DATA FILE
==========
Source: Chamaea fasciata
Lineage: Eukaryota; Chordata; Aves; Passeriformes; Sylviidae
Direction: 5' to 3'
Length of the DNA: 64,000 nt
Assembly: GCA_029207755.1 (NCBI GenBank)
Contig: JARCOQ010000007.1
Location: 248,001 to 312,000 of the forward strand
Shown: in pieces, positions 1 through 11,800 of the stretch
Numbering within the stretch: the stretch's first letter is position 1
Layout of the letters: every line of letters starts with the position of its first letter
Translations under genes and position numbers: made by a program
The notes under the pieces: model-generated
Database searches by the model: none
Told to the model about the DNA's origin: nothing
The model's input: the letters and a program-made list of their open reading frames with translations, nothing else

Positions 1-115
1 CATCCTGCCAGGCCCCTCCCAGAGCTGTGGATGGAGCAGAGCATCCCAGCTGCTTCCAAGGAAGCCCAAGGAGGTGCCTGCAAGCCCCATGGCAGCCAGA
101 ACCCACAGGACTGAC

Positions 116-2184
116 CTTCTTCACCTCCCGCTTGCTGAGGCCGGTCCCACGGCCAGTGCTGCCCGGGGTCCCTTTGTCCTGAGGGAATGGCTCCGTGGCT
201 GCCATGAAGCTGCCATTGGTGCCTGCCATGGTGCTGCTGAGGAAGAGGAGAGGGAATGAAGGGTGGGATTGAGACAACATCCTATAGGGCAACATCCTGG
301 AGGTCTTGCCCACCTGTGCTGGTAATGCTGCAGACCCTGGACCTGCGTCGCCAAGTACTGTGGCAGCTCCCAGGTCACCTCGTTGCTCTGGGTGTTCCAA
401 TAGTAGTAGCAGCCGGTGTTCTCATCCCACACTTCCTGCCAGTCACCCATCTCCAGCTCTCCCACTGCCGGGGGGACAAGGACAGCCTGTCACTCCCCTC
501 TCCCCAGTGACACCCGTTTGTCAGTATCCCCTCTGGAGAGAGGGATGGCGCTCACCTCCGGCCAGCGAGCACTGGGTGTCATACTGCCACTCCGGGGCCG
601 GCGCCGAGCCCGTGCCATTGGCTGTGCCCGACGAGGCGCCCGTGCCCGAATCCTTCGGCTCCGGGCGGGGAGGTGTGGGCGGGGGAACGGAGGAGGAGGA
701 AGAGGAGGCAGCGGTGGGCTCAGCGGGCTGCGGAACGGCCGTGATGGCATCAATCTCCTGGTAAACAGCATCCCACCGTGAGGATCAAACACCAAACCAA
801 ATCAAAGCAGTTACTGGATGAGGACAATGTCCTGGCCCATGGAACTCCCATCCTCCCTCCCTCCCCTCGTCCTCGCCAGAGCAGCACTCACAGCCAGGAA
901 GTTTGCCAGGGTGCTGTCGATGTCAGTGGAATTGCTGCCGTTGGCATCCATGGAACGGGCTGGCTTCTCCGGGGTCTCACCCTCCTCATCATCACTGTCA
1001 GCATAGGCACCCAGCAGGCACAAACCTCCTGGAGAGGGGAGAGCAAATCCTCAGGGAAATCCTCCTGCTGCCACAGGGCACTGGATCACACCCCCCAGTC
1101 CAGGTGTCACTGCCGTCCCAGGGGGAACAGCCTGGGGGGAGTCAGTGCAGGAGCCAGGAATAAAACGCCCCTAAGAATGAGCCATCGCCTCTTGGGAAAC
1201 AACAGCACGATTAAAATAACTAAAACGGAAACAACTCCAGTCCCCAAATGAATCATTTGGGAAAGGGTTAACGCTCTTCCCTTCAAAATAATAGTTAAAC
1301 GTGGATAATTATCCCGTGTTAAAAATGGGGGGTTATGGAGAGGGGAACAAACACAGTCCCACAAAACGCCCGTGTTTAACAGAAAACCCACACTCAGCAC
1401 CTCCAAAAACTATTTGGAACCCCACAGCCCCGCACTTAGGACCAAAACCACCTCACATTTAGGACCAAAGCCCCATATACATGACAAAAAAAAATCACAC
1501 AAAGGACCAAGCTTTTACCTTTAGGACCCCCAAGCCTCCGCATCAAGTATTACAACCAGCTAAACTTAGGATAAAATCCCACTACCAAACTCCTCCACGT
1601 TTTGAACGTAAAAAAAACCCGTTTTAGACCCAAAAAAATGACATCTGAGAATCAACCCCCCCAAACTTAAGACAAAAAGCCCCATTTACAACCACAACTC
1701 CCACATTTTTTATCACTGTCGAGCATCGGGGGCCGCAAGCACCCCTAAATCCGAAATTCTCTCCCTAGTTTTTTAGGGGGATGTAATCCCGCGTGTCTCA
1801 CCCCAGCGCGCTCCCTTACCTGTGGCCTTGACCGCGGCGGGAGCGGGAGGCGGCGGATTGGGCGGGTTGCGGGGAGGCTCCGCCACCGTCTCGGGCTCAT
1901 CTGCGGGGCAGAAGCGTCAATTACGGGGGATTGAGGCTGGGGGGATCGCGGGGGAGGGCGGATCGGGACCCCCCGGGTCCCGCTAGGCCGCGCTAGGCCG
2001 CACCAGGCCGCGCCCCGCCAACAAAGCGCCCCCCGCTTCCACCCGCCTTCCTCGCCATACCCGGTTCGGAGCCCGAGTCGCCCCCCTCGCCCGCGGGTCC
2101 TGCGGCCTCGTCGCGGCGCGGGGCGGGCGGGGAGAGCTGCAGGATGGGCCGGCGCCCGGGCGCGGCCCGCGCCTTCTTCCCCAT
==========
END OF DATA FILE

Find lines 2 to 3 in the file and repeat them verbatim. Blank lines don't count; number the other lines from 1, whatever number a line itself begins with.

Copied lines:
Lineage: Eukaryota; Chordata; Aves; Passeriformes; Sylviidae
Direction: 5' to 3'